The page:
Flavorwire collected a list of the favorite books of 50 well-known people, including Bill Murray, Amy Poehler, Ayn Rand, and Caroline Kennedy. Here are some of the picks:
Reference photo for Norman Rockwell’s portrait of Robert F. Kennedy, c. 1968. Courtesy of the Norman Rockwell Museum Collections.
Open Culture by Josh Jones
A post of ours last week on philosophical films piqued the interest of many a film-loving, philosophically-inclined reader, and raised an important and perhaps unanswerable question: just what is a “philosophical film”? Does such a creature even exist? Reader Albert Hoffman suggested that “a really great movie always is a philosophical movie, always opens the path to important philosophical questions.” I find that statement hard to dispute, but then find myself also agreeing with another reader, Assyouti, who writes “all bad films can be resources for philosophical discussion.” Why not? What a philosophical film is depends, perhaps, on the definition of words like “philosophical,” “film,” and “is.”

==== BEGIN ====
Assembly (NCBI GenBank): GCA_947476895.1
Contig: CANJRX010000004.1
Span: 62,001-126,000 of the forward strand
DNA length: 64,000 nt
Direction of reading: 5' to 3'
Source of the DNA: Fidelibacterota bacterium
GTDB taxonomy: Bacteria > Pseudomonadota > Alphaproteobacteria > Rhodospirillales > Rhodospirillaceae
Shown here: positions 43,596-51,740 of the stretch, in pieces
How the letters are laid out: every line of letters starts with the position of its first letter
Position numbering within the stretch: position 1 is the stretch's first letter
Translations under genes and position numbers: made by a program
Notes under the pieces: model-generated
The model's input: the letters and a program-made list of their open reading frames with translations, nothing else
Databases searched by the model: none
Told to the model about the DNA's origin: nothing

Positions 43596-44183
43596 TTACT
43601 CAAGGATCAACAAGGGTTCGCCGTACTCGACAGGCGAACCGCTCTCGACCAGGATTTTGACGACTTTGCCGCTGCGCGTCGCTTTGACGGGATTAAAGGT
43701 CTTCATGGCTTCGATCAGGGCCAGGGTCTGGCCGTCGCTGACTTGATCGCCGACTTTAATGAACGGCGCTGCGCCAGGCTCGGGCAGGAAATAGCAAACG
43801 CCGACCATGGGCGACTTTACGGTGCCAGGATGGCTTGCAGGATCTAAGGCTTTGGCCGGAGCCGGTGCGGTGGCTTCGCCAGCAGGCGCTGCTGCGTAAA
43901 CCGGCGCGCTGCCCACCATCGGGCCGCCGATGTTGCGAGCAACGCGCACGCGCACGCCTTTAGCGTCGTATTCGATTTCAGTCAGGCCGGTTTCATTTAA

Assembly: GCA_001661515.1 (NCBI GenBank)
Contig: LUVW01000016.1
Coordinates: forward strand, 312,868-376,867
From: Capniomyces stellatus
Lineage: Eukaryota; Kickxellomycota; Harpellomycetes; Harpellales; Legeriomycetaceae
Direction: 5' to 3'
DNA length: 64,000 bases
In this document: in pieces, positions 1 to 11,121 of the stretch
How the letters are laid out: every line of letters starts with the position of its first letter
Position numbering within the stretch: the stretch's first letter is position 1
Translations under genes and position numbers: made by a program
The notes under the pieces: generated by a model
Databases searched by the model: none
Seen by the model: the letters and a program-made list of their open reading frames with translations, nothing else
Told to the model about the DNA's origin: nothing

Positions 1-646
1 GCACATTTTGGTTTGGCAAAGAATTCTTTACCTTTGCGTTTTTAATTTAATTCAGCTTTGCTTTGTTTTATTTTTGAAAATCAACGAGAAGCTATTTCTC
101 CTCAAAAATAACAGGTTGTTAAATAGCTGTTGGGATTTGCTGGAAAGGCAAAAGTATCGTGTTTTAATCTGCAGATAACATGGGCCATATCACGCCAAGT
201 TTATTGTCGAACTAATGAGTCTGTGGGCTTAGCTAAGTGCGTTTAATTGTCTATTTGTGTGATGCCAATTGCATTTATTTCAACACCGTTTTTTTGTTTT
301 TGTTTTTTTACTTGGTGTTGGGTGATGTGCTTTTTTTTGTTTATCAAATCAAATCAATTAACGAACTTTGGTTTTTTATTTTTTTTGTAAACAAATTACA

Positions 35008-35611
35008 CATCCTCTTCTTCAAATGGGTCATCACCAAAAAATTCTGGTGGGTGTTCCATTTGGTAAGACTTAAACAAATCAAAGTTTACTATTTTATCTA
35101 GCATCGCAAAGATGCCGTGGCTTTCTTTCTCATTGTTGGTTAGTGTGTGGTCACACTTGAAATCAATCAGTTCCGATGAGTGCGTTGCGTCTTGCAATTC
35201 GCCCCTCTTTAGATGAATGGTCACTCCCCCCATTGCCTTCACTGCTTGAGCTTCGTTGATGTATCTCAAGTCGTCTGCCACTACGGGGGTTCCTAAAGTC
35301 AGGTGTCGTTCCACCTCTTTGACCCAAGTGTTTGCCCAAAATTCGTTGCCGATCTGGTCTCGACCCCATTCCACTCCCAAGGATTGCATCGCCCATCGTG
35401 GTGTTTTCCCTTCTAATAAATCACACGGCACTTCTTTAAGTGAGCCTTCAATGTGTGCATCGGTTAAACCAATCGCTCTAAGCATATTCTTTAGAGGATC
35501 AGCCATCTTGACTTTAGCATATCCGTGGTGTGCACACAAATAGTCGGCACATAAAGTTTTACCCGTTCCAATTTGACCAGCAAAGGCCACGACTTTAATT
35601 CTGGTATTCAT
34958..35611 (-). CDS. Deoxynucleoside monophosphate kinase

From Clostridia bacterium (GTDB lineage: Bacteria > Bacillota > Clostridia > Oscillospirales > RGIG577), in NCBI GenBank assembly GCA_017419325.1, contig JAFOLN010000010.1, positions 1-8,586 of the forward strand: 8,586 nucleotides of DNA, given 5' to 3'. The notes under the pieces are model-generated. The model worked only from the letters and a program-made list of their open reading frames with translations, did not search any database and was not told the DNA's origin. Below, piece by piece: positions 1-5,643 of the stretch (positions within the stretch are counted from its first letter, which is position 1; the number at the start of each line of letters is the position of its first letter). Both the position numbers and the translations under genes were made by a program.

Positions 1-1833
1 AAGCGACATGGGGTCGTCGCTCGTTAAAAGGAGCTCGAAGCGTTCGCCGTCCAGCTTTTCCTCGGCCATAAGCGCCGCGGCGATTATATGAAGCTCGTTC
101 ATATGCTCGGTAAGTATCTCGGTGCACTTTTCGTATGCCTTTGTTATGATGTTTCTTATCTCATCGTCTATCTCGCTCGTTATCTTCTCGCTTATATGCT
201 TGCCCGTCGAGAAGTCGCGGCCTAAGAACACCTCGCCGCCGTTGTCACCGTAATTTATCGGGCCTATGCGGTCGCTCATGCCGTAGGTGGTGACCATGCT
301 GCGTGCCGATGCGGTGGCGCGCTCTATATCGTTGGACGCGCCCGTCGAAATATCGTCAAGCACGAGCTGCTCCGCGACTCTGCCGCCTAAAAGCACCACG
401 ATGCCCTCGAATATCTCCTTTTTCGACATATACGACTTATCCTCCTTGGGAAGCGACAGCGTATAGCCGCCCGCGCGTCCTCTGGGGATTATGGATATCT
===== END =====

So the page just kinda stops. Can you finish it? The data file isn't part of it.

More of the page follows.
Booker Prize winning novelist Richard Flanagan said he was “ashamed to be Australian” during a scathing attack on the environmental policies of his home nation.
What comes to mind when you hear the phrase “philosophical film”? The Matrix, most likely, an obvious example of a movie—or franchise—that explores timeless questions: Who are we? What is reality? Are our lives nothing more than elaborate simulations programmed by hyperintelligent supercomputers? Okay, that last one may be of more recent vintage, but it’s closely related to that ancient cave allegory of Plato’s that asks us to consider whether our experiences of the world are nothing more than illusions emanating from a “real” world that lies hidden from view. Another influence on The Matrix is Rene Descartes, whose dualistic separation of consciousness and body receives the maximum of dramatic treatment.